In 1968, Keith Sachs was strolling through New York City’s Central Park when he first saw the woman who would become his wife. The graduate of Pitt’s business school introduced himself to the kind and lovely Renée Lyszka Lisse. Over time, they fell in love, and he learned of her tragic early life.
Renée was 4 years old in 1944 and living in Nazi-occupied Paris when her Jewish mother was arrested and sent to a detention camp. Unable to stay in Paris, she became a “hidden child” of the Holocaust and was sent alone by train to southern France where an aunt safely concealed her. Years after the war, she came alone to the United States, where she eventually met and married Sachs.
The couple settled in East Windsor, N.J., and had two children. Renée taught foreign languages and Sachs (BUS ’65) joined CBS/Sony, later serving as vice president of Information Technology and Strategic Sourcing at Sony Corporation of America.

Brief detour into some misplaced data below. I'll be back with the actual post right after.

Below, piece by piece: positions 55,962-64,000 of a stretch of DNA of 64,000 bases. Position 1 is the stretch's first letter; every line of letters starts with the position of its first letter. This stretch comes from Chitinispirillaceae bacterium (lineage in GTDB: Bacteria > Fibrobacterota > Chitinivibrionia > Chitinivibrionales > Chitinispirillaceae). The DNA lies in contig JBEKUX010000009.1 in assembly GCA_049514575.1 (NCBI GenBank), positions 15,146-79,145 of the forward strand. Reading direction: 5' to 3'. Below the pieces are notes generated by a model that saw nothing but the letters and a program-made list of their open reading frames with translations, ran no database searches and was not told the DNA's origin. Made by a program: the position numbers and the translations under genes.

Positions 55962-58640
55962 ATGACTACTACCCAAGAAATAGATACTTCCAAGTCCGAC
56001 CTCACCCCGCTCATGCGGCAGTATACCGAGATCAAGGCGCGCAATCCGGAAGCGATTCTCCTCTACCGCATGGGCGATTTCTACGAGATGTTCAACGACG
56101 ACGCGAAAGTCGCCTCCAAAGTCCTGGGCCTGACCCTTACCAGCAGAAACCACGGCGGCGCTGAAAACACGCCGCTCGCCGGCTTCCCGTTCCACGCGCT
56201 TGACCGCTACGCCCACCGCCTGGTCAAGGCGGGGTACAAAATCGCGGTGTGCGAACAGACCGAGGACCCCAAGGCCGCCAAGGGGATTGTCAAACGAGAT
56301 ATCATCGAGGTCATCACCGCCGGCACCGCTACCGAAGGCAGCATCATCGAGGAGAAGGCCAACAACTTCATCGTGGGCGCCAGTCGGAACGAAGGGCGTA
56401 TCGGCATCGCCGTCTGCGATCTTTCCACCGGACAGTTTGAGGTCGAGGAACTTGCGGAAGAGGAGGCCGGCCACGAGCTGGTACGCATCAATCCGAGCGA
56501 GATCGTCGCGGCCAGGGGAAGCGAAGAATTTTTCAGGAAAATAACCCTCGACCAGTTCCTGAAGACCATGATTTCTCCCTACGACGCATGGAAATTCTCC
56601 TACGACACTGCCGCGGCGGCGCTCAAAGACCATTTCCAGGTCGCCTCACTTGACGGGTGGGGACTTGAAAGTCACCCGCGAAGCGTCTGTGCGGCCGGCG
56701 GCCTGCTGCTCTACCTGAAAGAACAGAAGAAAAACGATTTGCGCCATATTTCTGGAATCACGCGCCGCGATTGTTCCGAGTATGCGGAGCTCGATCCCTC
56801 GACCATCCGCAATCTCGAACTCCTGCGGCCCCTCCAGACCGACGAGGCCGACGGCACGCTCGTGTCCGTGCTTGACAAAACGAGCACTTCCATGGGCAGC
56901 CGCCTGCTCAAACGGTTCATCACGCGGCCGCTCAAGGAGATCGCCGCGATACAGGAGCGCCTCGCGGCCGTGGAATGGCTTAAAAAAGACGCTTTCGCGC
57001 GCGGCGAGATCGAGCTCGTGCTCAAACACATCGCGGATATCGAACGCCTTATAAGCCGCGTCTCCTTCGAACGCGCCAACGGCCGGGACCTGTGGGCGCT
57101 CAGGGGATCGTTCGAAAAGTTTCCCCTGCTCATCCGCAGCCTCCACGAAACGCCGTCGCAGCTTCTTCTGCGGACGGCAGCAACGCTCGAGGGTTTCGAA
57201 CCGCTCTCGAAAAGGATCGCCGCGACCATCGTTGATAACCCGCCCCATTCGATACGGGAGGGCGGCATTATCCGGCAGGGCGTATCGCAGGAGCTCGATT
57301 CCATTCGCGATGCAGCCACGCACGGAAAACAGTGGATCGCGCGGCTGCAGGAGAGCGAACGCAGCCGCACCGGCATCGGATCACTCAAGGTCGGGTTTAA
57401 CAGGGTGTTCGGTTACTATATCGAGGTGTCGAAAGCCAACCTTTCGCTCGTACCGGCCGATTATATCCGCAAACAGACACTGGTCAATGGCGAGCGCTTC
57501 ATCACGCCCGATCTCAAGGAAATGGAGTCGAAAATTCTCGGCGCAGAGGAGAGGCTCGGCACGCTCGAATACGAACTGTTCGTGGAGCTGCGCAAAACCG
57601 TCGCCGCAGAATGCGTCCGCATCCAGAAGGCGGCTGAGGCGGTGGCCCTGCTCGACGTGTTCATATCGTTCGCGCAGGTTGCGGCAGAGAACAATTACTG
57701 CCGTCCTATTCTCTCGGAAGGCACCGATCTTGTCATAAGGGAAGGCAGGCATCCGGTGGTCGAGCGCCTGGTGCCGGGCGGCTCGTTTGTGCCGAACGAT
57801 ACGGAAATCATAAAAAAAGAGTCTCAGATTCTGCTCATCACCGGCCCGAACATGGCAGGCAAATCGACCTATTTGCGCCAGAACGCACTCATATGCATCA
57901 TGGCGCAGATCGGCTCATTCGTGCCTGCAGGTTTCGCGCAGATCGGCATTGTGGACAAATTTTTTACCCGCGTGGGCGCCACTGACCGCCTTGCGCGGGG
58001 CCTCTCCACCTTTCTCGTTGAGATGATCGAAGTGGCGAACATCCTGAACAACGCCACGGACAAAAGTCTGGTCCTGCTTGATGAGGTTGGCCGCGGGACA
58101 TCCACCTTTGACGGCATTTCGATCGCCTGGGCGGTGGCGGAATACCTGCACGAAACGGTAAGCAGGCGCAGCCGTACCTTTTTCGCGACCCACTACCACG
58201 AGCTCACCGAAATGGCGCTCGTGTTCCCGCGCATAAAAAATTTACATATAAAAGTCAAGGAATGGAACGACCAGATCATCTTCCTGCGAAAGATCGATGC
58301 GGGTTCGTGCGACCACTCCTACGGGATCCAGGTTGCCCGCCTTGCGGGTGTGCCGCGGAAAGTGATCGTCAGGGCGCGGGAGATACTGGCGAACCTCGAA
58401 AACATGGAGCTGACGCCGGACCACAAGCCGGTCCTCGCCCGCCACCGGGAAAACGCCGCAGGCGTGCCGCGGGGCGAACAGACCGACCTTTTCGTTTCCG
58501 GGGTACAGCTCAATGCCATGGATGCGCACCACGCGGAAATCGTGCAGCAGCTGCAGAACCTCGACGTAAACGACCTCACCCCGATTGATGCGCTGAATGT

Throughout her life, Renée struggled to understand why she survived World War II while 1.5 million other children perished. She decided it was so she could share her story and encourage others to prevent hate and suffering. For decades, she spoke to groups of children and adults about the Holocaust.
When she died in 2015, Sachs vowed to continue her mission. Using her video memoir and presentation materials, he shares her story with schools, universities, and religious organizations. He’s been named an Authorized Volunteer Holocaust Speaker by the State of New Jersey Commission on Holocaust Education and established the Renée Lisse Sachs Charitable Trust for the Benefit of Humanity.
“Renée was not only my wife, she was my teacher,” he says. “She taught me to speak out against tyranny before there is another Holocaust, and that’s what I plan to do for the rest of my life.”
This article appeared in the Winter 2018 issue of Pitt Magazine.